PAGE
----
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Residents in Portsmouth have revived an effort to recall Sen. Louise Lucas.

Charlotte Briglin is one of the volunteers collecting signatures to present to the circuit court. She said Lucas misused her position as a senator to incite planned damage to the city’s Confederate monument in June.

“She wasn't down there on a personal mission or to speak,” Briglin said. “She abused her power by pulling down her mask, saying, ‘I am Senator Louise Lucas,’ and giving the command that the police had to stand down.”

Portsmouth Police charged Lucas and several other prominent Black community leaders with felonies following the event. Later, issues about what city entity had the power to file those charges arose. Weeks after, former police chief Angela Green was placed on administrative leave, though the city did not say if it was related to Lucas’ case.

Lucas is due back in court Nov. 16. Her office did not respond to requests for comment.

Lucas is a prolific leader in Portsmouth and the state. She currently serves as President Pro Tempore of the Senate – the first Black woman to do so – and has represented Portsmouth there since 1992.

Immediately prior to that, she was the first Black woman elected to Portsmouth City Council in 1984.

For years (and long before Norfolk’s proposals), Lucas tried to pass legislation to allow a casino in Portsmouth to drive the city’s economy. She currently serves on the powerful Senate Finance and Rules committees, which oversee budget creation and can control which legislation moves through the General Assembly.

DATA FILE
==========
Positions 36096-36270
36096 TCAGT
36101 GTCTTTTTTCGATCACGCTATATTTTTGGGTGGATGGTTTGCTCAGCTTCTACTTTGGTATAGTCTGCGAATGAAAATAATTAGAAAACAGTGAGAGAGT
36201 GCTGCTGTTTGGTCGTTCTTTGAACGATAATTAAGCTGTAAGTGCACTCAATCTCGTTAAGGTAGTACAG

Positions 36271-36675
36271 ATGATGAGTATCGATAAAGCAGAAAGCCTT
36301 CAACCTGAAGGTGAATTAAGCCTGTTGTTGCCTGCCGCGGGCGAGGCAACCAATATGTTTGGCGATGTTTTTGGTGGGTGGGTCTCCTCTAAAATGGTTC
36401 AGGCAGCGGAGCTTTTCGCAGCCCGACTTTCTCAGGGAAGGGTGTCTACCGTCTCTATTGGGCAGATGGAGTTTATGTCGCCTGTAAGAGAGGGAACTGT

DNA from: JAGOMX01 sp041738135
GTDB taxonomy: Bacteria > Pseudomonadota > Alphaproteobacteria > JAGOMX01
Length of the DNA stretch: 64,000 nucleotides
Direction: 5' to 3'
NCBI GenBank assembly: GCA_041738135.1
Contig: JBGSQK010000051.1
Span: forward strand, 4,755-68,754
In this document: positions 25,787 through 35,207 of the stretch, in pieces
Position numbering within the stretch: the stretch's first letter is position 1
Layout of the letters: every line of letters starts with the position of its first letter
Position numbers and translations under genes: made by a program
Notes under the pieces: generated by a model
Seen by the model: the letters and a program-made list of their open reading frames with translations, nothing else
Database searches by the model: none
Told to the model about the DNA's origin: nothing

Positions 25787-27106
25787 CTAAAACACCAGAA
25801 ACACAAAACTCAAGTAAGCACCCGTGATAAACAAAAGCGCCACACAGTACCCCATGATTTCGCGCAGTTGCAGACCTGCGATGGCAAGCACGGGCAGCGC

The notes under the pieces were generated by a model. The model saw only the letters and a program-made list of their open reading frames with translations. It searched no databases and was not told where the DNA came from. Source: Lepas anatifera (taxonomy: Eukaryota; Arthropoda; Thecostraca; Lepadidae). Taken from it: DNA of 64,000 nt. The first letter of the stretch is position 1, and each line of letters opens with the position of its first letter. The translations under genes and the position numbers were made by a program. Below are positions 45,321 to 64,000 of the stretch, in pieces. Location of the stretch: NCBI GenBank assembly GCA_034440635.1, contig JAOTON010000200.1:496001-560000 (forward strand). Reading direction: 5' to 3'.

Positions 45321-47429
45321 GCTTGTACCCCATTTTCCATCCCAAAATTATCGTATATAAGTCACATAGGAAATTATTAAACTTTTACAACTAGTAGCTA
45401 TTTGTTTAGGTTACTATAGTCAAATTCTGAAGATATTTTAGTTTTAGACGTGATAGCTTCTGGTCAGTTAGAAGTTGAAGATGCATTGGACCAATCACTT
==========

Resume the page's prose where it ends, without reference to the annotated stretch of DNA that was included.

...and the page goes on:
Conservative Virginia Beach attorney Tim Anderson started the petition to remove Lucas from state office shortly after the monument was vandalized and taken down. Lucas filed a defamation suit against him. Volunteers in Lucas’ district have taken over where Anderson left off, Briglin said.

Elected state officials can be recalled for a number of reasons, including conviction of any misdemeanor charge, sexual battery, hate crimes or drug-related offenses.

Petitioners can ask the circuit court to remove the official with a formal request. It must be signed by enough people that it equals 10% of the total number of votes cast in the last election for the position. In Lucas’ case, it would be the 2019 state legislative elections.

According to past election results, petitioners need just over 4,300 signatures.

The court will only consider petitions with the required number of signatures, but having more doesn't ensure an elected official will be removed from office. State law says courts "may" remove someone, not that the court must remove someone.

Briglin said volunteers are trying to collect about 1,000 more to make sure the petition goes through. They plan to visit polling places on Election Day to gather the rest.